Outside of her ability to handle challenges, Ororo is determined and courageous, whether she is empowered by her mutant abilities or not. Even when powerless, she is more than capable of being at the helm the X-Men. Her relationships with others feed into her prowess as a leader, as she is tender and emotive, recognizing how to use the bond between team members to achieve success in combat and strategy. Ororo provides an example of not just working under pressure, but also working with a team. The hosts of the podcast Rachel and Miles X-Plain the X-Men talk about Ororo as a leader with great depth and analysis and I HIGHLY suggest you give their show a listen.
Even away from the Danger Room or fights with evil mutants, her ability to form intimate connections with others portrays important facets of human connection. Whether through her love for Jean or her concern for Kitty, Ororo taps into a very human experience that seems to be rarely explored through Black characters. These relationships are some of my favorite parts of Ororo, and the first time I discovered them in reading 70s and 80s issues of Uncanny helped me realize that superheroes, especially Ororo, are more than their powers. She represents different aspects of being Black and diversifies narratives around Blackness. My hope is that more creators explore what it means to create an awesome and real Black character like we’ve had with Ororo.
There are so few Black characters in comics who have been around as long as Ororo, let alone those who have been as involved as she has throughout her publication. Thus, we need more characters with her status to explore more diverse stories around Blackness, lest we place that onus on a small handful of characters. We also need to elevate extant Black characters in order to explore more stories through them, including intersecting identities, while refusing to let them drift to the margins. It’s awesome that Ororo captures some interesting narratives which have been explored with great depth, particularly under the pen of Chris Claremont. To enhance Black representation, though, other characters, whether new or old, need to get the Ororo treatment.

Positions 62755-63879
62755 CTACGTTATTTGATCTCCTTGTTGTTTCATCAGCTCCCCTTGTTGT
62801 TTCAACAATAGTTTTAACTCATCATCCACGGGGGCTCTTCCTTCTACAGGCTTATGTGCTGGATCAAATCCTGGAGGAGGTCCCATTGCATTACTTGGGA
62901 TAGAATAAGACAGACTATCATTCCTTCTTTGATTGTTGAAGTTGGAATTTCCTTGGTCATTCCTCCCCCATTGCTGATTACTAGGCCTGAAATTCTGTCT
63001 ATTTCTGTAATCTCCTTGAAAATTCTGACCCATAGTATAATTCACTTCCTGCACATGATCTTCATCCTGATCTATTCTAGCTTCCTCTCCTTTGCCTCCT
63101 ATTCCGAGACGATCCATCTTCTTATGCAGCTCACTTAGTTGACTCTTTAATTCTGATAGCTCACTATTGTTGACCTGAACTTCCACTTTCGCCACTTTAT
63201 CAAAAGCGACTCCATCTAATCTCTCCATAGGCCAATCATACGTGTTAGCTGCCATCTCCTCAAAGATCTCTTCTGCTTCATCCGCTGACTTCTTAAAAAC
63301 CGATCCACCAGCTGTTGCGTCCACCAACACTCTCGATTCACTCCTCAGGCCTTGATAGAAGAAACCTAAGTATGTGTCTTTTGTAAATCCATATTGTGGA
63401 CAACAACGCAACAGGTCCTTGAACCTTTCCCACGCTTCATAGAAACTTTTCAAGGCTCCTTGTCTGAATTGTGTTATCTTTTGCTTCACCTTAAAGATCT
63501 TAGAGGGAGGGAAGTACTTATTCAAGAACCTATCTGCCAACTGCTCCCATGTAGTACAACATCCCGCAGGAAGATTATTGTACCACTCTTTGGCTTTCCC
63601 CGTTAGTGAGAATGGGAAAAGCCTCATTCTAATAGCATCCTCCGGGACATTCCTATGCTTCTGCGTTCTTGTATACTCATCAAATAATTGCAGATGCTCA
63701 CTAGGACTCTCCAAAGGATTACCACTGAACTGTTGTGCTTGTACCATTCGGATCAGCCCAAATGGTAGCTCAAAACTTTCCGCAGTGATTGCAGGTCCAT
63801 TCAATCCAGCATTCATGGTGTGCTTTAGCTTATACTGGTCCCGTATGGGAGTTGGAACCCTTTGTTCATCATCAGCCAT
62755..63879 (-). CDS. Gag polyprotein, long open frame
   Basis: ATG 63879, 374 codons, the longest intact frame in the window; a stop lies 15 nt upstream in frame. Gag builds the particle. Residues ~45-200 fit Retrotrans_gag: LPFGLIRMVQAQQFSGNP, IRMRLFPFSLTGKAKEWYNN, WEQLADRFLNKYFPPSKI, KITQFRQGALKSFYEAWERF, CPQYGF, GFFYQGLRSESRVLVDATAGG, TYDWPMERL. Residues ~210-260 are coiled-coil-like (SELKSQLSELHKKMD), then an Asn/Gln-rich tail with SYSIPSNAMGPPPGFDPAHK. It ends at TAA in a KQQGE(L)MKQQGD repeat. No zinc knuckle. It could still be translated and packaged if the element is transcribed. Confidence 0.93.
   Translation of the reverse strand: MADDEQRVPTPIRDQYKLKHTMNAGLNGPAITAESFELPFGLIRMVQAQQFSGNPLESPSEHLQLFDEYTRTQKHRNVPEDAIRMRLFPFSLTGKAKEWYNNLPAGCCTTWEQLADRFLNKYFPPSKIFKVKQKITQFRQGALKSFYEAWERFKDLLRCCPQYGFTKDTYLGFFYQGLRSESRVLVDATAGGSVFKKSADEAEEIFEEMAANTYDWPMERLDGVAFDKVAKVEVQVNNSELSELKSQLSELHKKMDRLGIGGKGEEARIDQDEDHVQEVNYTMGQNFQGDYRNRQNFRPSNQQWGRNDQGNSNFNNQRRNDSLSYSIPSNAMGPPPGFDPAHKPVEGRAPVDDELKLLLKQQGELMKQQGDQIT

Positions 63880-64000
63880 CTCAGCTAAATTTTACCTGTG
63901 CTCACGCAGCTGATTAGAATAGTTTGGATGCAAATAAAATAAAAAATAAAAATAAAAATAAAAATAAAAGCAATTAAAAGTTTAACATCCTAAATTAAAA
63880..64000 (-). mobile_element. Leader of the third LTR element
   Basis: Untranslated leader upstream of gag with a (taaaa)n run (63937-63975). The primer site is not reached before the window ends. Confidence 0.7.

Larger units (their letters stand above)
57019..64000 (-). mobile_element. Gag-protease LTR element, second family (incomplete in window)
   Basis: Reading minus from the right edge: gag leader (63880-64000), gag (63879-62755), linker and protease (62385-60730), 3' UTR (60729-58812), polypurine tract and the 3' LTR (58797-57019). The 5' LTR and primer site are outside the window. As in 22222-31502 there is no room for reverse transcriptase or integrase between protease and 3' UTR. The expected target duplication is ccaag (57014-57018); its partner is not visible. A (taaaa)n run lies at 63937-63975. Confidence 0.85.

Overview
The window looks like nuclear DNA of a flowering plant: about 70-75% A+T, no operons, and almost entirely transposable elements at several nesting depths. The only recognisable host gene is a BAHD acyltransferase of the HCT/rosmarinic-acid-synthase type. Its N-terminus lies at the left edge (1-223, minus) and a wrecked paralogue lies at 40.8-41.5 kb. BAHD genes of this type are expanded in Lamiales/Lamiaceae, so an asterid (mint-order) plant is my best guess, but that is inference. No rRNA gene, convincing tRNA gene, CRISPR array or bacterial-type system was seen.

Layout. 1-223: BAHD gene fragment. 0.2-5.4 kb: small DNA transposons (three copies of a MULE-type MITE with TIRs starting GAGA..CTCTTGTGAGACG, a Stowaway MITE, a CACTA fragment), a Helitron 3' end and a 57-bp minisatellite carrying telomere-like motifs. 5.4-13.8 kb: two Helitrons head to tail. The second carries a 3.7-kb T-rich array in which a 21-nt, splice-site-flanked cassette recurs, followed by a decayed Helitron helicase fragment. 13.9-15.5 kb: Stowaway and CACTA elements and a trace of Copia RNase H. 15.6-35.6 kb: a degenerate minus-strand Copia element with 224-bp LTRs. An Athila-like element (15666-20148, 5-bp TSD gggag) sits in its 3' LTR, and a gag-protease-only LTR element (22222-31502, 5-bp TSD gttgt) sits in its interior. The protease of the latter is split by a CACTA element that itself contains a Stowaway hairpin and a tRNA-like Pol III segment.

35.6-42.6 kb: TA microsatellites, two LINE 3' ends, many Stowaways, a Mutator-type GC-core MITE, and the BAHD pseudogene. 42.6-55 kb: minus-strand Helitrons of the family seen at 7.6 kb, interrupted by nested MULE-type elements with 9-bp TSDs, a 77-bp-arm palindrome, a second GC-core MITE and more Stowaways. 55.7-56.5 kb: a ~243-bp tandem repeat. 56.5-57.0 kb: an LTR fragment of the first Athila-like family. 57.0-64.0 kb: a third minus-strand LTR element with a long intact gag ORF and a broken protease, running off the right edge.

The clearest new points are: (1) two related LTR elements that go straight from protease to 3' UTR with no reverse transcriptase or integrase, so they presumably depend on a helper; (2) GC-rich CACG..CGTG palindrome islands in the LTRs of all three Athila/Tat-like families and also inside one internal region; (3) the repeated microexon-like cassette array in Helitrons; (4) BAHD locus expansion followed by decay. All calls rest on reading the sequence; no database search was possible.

It’s hard for me to fully express why I think Ororo is important because I feel some of her value is unspoken, wordless. It’s rare for me to read a story with or about her that I don’t like. Ororo is a character whose power and abilities speak to me in a way that few others do. I can’t speak for all Black nerds, but I can imagine I’m not the only one. To see her in animated series, in comics, as a powerful, honorable, flawed and scared character speaks to a humanity we do not often get when it comes to Black characters.
Fellow Comicosity writer J. Skyler has a stellar analysis of Storm and her importance through the lens of LGBT experience. I highly recommend reading it, as the piece is thorough and evocative, capturing one of, if not THE, most prominent Black woman in comics through some of our lived experiences.
What are your thoughts about Ororo? In what ways is she an important character for you? Let me know on Twitter at @80Grey and read the rest of the Representation and Health Black History Spectacular as we wrap-up tomorrow!